Parabola is a visual coding tool that gives you power over data, enabling anyone to work with large data sets, use APIs, and automate workflows, all without writing a single line of code. Parabola is easy to learn, because everything is drag-and-drop. If you have data that could exist as a table (picture your favorite spreadsheet tool), you can use Parabola to make manipulating that data easy, and maybe even fun.
In Parabola, you’ll create flows. Flows consist of a series of steps that take action on your data: they can pull data into Parabola, transform data, or push data out of Parabola.
If you can think of instructions for what you want to do with your data, you can make a flow in Parabola, and we’ll show you how. Your flows can be as simple or complex as you need. You can run them manually, or you can automate them to run on a schedule.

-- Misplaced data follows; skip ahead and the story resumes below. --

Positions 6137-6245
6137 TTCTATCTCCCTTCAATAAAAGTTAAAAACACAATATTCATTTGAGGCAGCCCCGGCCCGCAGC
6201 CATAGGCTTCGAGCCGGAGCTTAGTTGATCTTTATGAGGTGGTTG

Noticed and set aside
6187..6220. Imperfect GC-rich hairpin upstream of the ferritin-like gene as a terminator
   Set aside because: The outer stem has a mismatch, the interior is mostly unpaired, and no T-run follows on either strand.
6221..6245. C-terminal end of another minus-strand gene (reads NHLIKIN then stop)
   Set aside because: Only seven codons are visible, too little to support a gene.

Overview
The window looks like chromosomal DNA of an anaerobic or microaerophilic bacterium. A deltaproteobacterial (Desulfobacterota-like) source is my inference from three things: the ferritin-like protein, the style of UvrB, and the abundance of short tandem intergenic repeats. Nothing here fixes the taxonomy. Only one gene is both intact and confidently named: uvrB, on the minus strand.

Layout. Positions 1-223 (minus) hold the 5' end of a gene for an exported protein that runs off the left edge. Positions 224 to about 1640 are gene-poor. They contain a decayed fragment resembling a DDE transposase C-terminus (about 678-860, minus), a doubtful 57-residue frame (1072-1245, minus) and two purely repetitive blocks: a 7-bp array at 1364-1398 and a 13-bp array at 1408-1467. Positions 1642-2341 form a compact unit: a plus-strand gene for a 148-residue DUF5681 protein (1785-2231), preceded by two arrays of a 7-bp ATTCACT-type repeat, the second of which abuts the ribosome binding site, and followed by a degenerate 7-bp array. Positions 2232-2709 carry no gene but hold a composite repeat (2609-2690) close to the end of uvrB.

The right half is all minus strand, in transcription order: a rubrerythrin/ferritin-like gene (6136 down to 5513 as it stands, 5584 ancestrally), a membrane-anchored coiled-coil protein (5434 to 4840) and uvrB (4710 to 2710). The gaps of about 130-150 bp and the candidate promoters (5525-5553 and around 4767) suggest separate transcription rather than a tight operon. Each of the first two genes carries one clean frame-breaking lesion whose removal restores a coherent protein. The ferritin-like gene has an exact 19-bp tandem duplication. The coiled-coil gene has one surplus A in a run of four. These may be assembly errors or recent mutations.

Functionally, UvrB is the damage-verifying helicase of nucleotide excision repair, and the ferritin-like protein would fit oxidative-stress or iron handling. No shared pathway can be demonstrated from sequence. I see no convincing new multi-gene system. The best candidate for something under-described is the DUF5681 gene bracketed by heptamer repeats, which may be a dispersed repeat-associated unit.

Because of its flexibility, you can use Parabola for a wide range of data-related tasks, such as:
- Pulling data from an API that you have access to
- Combining data from multiple sources
- Creating custom integrations between multiple services
- Aggregating data into digestible reports
- Automating tasks that you perform in spreadsheets
The mark of a good use case for Parabola is a task that can be performed on a batch of data, as opposed to data that’s “live” or “streaming.” Since flows can be easily saved, shared, and used again and again, Parabola is especially good for tasks that need to be performed periodically on new batches of data. Parabola works best with data that could exist in a spreadsheet, and also supports JSON data (which many RESTful APIs return).
Updated about a year ago